“I don’t have Parkinson’s when I’m on my bike.”
— Larry Smith, an avid cyclist who has had Parkinson’s disease for 19 years
A puzzling aspect of Parkinson’s disease, a degenerative disorder of the central nervous system, is that it might seriously impair some motor functions, such as walking, but leave intact another, such as bicycling.
A story in The New York Times last March described the case of a 58-year-old man in the Netherlands who had been afflicted with Parkinson’s for 10 years. As related by Dr. Bastiaan R. Bloem of the Radboud University in Nijmegen, the man could walk only a few trembling steps before falling, but he could ride a bicycle with no visible signs of his disease.
Bloem made a video and took photos of the man trying to walk and then riding his bike. The photos and video were published in the April 1 issue of The New England Journal of Medicine.
Smith, 61, who has had Parkinson’s for 19 years, “bikes to work every day and this summer will be cycling 300 miles across his state to speak with support groups about the benefits of cycling, staying active and keeping positive,” said an e-mail I received on Wednesday from Andrew Rubin, a San Diego-based filmmaker who is co-directing and producing a documentary on Smith and his planned ride.
“Larry says that when he rides his bike he doesn’t have Parkinson’s,” Rubin wrote. “He can ride up to 30 miles a day but often can’t walk across a room unassisted.”
Rubin said that his film, Ride with Larry, aims “to put a human face on the day-to-day fight against Parkinson’s.” A main focus of the film, he said, will be the benefits of cycling for Parkinson’s sufferers.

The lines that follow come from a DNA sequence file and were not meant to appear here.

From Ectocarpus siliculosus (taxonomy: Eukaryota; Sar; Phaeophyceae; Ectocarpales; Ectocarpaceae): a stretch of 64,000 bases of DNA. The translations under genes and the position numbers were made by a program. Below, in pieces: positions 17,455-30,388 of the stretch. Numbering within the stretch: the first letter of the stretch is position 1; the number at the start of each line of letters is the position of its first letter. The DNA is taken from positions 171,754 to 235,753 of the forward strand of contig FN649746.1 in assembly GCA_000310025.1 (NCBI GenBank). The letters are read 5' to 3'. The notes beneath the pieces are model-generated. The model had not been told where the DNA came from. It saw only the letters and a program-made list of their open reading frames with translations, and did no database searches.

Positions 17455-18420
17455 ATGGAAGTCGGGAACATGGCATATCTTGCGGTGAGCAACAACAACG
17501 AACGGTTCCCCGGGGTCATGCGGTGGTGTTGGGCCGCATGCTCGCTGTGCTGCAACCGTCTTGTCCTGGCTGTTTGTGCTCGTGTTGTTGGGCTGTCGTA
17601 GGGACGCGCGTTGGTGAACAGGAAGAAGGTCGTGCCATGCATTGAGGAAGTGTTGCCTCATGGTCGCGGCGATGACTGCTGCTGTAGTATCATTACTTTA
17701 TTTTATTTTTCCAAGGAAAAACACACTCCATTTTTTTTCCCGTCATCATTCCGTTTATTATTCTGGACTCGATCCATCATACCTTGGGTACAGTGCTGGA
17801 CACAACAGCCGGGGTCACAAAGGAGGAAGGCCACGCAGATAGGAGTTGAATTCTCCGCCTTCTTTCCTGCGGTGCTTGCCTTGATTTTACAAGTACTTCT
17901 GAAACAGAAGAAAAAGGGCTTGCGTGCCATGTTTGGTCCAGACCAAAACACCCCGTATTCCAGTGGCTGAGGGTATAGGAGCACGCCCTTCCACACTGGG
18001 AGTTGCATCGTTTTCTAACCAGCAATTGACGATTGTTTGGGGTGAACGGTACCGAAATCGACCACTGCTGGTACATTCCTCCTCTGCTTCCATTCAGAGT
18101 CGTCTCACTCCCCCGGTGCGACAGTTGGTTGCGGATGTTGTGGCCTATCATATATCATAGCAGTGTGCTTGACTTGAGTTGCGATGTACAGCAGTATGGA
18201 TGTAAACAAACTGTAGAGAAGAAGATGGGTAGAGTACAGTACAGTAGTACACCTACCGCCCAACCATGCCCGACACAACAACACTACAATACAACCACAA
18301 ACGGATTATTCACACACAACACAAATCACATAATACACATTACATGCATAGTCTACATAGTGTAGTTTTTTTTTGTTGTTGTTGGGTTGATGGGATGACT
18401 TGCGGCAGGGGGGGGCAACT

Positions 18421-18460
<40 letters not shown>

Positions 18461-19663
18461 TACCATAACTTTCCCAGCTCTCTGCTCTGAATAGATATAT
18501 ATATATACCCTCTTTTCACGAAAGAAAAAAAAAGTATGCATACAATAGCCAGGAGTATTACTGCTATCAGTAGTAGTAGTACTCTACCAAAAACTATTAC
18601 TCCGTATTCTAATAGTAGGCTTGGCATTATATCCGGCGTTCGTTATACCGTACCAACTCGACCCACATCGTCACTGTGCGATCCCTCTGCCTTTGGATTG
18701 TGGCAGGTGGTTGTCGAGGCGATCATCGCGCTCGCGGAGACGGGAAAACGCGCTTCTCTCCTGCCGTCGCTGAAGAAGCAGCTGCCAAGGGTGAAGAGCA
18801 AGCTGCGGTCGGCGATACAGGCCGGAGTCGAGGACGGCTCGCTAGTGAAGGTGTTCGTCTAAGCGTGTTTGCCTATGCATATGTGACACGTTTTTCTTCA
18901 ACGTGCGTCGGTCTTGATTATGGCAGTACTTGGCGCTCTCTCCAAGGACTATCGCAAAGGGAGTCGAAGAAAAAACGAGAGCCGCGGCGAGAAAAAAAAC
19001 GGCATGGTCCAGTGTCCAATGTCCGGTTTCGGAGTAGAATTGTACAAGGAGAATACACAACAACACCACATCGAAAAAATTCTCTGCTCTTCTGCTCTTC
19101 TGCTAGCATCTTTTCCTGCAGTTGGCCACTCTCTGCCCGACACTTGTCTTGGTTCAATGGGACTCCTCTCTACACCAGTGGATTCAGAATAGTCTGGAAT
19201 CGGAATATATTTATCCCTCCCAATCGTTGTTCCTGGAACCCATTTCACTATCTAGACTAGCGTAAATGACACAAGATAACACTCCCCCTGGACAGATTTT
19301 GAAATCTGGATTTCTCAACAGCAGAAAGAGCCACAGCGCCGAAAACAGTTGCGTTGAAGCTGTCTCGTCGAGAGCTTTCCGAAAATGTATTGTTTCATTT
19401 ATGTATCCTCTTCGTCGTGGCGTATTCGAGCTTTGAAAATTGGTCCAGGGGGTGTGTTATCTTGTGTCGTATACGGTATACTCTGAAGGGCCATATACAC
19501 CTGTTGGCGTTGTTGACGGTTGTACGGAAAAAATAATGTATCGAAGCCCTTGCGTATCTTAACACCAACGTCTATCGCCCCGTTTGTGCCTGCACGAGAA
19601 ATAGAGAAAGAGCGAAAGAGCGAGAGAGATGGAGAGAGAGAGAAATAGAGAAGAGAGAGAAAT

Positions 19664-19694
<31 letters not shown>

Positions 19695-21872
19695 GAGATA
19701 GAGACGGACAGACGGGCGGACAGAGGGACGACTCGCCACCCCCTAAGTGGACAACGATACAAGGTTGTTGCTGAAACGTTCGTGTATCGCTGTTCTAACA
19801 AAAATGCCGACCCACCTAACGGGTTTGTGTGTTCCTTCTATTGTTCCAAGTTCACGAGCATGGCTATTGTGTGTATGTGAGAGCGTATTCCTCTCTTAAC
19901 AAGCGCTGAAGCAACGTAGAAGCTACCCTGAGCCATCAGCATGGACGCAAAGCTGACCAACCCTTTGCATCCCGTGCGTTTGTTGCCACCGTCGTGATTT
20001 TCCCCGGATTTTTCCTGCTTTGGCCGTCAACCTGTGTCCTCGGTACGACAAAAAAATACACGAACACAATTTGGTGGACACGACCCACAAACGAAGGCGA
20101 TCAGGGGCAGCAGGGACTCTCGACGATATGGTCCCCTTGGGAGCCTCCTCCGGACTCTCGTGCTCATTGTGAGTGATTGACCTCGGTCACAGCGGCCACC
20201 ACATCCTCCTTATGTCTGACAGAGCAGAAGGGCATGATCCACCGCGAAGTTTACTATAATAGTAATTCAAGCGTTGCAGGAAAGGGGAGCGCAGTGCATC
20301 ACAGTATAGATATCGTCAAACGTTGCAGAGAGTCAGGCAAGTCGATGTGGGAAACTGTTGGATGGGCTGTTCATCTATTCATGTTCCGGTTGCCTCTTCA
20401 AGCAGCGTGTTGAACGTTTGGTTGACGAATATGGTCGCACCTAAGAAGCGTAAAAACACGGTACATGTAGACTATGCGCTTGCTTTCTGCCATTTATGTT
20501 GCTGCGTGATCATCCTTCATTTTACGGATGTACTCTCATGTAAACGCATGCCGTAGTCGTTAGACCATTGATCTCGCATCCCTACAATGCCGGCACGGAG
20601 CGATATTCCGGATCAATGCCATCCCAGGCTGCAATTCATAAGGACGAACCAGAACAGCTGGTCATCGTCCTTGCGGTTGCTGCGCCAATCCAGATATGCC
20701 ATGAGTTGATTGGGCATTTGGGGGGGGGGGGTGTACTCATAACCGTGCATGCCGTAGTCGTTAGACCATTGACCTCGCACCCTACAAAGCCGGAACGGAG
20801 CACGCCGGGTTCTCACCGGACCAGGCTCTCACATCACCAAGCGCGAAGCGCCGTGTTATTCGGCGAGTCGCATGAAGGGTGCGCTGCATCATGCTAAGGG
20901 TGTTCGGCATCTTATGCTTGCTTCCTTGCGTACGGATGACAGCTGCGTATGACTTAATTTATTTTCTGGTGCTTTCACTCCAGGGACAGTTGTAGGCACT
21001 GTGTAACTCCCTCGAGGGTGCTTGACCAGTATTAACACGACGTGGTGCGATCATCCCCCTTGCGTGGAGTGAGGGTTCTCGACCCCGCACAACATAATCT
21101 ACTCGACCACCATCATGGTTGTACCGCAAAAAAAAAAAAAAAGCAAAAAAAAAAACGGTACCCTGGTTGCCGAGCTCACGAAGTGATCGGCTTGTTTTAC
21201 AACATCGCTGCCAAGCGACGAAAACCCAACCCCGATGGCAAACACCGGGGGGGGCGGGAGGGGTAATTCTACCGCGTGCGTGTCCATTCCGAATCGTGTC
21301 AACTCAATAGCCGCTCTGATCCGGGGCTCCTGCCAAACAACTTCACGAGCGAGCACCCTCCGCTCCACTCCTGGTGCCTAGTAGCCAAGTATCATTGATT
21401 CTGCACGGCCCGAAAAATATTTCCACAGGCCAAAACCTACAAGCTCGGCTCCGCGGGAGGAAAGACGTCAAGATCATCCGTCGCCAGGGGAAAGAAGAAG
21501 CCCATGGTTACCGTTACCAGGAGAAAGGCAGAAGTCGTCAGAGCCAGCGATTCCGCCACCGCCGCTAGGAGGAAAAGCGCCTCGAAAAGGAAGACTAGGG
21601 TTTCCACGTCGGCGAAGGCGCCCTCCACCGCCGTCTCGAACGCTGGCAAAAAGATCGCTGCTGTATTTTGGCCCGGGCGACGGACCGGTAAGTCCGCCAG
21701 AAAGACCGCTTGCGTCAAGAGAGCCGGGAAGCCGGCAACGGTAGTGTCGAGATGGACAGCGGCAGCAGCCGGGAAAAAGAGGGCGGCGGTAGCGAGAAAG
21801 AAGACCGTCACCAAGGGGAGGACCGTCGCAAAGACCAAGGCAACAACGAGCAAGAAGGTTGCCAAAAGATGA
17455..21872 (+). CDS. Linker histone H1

Smith rides a bright-red, three-wheeled recumbent Catrike and is a familiar sight on local roads as he spends afternoons tooling around rural South Dakota, the trike’s orange pennant flying in the breeze. The recumbent doesn’t require balance and allows the rider to rest on the road when needed.
In June, Smith plans to ride about 280 miles from Aberdeen, in northeast South Dakota, to his home in Vermillion, in the southeast corner of the state. The website for the ride said that Smith will speak at each day’s stop along the route to a support group of the Parkinson Association of South Dakota.
“During each visit, Larry will share the joys and benefits of cycling for Parkinson’s sufferers with extra trikes available for trying out,” the website says.
Catrike, the company that made Smith’s bike, is to donate a trike as a gift to a Parkinson’s patient chosen at random during the event.
“The original idea was for Larry to bike across the United States,” his niece and one of the filmmakers, Katie Skow, told Jill Callison of the Argus Leader newspaper of Sioux Falls, S.D., in a story published Thursday. “The condition he’s in and the stage of his Parkinson’s, it’s not realistic. But he’s going to ride South Dakota, which for someone like Larry is a huge, huge undertaking.”
See how to support the ride through KickStarter.com, a funding platform for creative projects around the world, and take a look at the trailer for the film Ride with Larry.